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March 14th, 2012

Most medical practices that implement Electronic Medical Records (EMRs) see a significant financial return on investment (ROI). Here are five ways that happens: You can see more patients; you'll reduce missed appointments; your claims processing will be more efficient; you'll spend less on hard technology costs; and you'll improve reimbursements. Below we discuss each in more detail.

  1. You can see more patients. Once you've implemented an EMR and established good work flows, you'll spend less time documenting, allowing you more time to see more patients.

  2. You'll reduce missed appointments. Cancelations and no-shows are key performance indicators. An EMR can reduce them by issuing appointment reminders, and a reduction in missed appointments can improve your bottom line.

  3. Your claims processing will be more efficient. Once you've implemented an EMR, you'll spend less time filing, faxing, and retrieving charts and moving documents, which will allow claims to be processed faster.

  4. You'll spend less on hard technology costs. Once you've implemented an EMR, your technology will be centralized, so you’ll make fewer ad hoc purchases. Moreover, if your EMR is cloud-based, you'll spend less on equipment overall.

  5. You’ll improve reimbursements. Many EMRs have alerts that make sure you're using the correct document to satisfy reimbursement requirements—and improved legibility is a bonus.

    Published with permission from TechAdvisory.org. Source.

January 11th, 2012

An electronic medical record (EMR) implementation isn't just about replacing paper charts with digital technology. EMRs also provide a perfect opportunity to review and improve your workflows. The result can be increased efficiencies—which means decreased costs.

Your medical practice has probably been doing things the same way for a long time. Maybe you think you do things well, and most likely you actually do. Most practices, however, have not recently reviewed and optimized processes to the extent possible. Few have standardized procedures in writing, for example.

Implementing an EMR won't automatically make these improvements. In fact, most people think EMRs solve problems, but they actually amplify problems that already exist in a practice.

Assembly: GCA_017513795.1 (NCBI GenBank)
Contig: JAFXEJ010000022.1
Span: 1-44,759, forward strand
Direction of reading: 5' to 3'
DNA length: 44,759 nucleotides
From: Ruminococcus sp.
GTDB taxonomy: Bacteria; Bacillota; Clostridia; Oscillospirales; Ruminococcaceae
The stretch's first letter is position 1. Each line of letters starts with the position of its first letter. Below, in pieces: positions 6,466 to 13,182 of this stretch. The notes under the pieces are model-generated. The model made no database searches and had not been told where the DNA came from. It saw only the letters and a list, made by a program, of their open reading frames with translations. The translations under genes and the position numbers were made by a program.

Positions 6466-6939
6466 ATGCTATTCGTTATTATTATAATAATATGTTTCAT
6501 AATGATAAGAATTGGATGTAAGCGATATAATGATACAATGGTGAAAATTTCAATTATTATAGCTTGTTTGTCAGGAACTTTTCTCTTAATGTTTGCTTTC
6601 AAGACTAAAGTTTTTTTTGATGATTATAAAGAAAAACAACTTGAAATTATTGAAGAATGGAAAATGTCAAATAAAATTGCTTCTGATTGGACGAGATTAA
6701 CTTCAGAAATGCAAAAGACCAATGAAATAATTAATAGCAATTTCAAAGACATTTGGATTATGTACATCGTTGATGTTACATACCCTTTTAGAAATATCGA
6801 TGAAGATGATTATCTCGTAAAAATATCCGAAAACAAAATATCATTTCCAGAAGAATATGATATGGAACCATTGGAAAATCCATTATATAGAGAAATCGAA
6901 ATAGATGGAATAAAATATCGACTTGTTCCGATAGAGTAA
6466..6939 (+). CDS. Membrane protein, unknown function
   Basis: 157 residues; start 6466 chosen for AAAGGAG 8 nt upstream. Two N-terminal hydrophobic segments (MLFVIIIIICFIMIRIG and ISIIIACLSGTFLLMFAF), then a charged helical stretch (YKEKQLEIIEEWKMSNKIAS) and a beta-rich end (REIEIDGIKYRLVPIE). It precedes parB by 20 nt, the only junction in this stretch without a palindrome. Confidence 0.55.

Because of this, adopting an EMR presents a good opportunity for you to make your practice more efficient by reviewing processes and optimizing your own workflows. In fact, you may find that with little effort you are able to identify new efficiencies that could save time and money.

Be patient, however. The adoption of technology is an iterative process. In other words, while EMRs are full of functions that will bring efficiency to your practice if implemented correctly, this won't happen overnight. Give it some time. Typically, health care groups are in the learning and adoption phase of their transition for several months. You should see results after that.

Published with permission from TechAdvisory.org. Source.

January 10th, 2012

Electronic medical record (EMR) implementations aren't always simpleespecially for small physician groups, which may lack dedicated information technology resources. However, following a few best practices regarding your constituents can help ensure that the process proceeds smoothly. Here are three.

Personalize for physicians. No two physicians are exactly like, so no two physicians should have to do things the same way. And that applies to functions both large and small. People approach even the simplest of technologies, such as email and word processing, differently. A good EMR will provide several ways to accomplish the same task, so be sure you offer physicians the option to choose which will best fit their practice styles.

Include nurses. With that said, an EMR isn't all about the physician. While physicians may be leaders and key decision-makers, they are not the exclusive users of an EMR. According to some reports, nurses account for almost 75 percent of chart use, and physicians just 25 percent. As a result, one of the greatest mistakes of EMR implementation is forgetting about nurses. When you create an EMR committee, be sure to have nursing representatives on it.